When the Russo-Japanese War was about to erupt, France and the UK found themselves on the verge of being dragged into the conflict on the side of their respective allies. France was firmly allied with Russia, while the UK had recently signed the Anglo-Japanese Alliance. In order to avoid going to war, both powers "shucked off their ancient rivalry" and resolved their differences in Africa, the Americas, Asia, and the Pacific. Toward this end, French foreign minister Théophile Delcassé, and Lord Lansdowne, the British Foreign Secretary, negotiated an agreement on colonial matters, and Lord Lansdowne and Paul Cambon, the French Ambassador to the UK, signed the resulting convention on 8 April 1904.
French and British scouts, with their respective national flags, shaking hands. 1912
The Entente was composed of three documents:
The first and most important document was the Declaration respecting Egypt and Morocco. In return for the French promising not to "obstruct" British actions in Egypt, the British promised to allow the French to "preserve order … and provide assistance" in Morocco. Free passage through the Suez Canal was guaranteed, finally putting the Convention of Constantinople into force, and the erection of fortifications on part of the Moroccan coast forbidden. The treaty contained a secret annex dealing with the possibility of "changed circumstances" in the administration of either of the two countries.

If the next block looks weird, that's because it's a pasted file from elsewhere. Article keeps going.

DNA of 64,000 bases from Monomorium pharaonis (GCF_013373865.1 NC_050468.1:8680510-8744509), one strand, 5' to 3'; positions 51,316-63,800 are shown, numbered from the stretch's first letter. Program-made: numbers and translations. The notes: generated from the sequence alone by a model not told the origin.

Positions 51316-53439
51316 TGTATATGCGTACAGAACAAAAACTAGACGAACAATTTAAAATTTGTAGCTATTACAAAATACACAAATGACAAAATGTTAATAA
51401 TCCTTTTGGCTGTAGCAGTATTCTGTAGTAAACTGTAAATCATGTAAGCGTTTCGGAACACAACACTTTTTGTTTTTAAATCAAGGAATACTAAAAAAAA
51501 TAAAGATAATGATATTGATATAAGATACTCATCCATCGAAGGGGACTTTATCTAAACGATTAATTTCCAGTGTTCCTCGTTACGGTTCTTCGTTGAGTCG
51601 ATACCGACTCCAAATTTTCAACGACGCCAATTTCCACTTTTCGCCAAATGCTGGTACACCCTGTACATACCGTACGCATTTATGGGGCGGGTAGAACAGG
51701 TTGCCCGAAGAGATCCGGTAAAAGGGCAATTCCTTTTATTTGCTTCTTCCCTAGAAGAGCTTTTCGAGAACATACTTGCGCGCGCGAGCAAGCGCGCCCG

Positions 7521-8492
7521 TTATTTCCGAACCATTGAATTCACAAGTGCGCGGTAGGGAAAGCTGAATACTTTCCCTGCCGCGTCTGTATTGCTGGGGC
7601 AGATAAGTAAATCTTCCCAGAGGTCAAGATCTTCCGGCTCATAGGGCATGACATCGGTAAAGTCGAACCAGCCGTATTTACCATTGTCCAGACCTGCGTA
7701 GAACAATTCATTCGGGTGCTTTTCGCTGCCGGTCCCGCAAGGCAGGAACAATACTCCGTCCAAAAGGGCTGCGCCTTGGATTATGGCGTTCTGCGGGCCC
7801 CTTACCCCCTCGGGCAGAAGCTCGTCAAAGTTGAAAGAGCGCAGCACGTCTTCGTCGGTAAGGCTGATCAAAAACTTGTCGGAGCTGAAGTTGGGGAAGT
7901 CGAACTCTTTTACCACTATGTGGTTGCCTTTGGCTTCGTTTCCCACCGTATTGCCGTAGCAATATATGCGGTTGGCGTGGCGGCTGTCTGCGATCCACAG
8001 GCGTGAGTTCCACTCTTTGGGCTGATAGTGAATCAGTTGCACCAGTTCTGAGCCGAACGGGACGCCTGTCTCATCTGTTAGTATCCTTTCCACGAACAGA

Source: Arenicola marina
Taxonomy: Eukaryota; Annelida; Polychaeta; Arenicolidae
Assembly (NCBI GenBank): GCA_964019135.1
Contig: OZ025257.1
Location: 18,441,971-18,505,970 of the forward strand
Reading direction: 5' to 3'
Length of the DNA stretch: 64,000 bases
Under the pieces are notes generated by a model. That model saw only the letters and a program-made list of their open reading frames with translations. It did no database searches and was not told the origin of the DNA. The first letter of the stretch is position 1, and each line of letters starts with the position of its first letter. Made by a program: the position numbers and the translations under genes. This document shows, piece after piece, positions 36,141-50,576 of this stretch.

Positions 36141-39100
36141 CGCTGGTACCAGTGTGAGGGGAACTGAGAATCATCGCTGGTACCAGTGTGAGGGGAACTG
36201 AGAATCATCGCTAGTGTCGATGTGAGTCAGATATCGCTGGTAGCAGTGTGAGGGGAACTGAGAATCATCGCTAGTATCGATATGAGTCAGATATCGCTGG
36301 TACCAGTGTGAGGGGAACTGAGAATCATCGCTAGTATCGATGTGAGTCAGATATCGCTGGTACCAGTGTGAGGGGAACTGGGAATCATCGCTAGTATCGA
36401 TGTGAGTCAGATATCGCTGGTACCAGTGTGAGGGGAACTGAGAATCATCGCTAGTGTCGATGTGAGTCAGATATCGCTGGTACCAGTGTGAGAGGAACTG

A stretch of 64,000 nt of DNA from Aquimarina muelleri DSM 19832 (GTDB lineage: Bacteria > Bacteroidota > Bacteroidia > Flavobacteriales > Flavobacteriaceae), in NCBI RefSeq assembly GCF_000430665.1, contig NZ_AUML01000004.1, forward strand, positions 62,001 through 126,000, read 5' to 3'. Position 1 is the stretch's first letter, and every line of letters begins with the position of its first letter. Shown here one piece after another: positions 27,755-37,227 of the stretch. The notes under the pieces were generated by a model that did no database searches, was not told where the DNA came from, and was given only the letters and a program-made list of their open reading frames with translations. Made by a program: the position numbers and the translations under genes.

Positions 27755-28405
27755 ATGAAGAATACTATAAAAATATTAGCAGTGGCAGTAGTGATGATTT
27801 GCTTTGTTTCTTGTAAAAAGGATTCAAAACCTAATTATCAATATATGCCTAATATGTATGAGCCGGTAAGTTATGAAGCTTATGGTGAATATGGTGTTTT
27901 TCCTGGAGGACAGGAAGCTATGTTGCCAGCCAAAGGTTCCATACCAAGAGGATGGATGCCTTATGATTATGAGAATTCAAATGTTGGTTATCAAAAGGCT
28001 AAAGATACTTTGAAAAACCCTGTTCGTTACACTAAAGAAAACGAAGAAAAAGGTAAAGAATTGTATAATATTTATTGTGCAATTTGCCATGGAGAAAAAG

The second document dealt with Newfoundland and portions of West and Central Africa. The French gave up their rights (stemming from the Treaty of Utrecht) over the western coast of Newfoundland, although they retained the right to fish the coast. In return, the British gave the French the town of Yarbutenda (near the modern border between Senegal and The Gambia) and the Iles de Los (part of modern Guinea). An additional provision dealt with the border between French and British possessions east of the River Niger (present-day Niger and Nigeria).
The final declaration concerned Siam (Thailand), Madagascar and the New Hebrides (Vanuatu). In Siam, the British recognised a French sphere of influence to the east of the River Menam's basin; in turn, the French recognised British influence over the territory to the west of the Menam basin. Both parties disclaimed any idea of annexing Siamese territory. The British withdrew their objection to the French introducing a tariff in Madagascar. The parties came to an agreement which would "put an end to the difficulties arising from the lack of jurisdiction over the natives of the New Hebrides".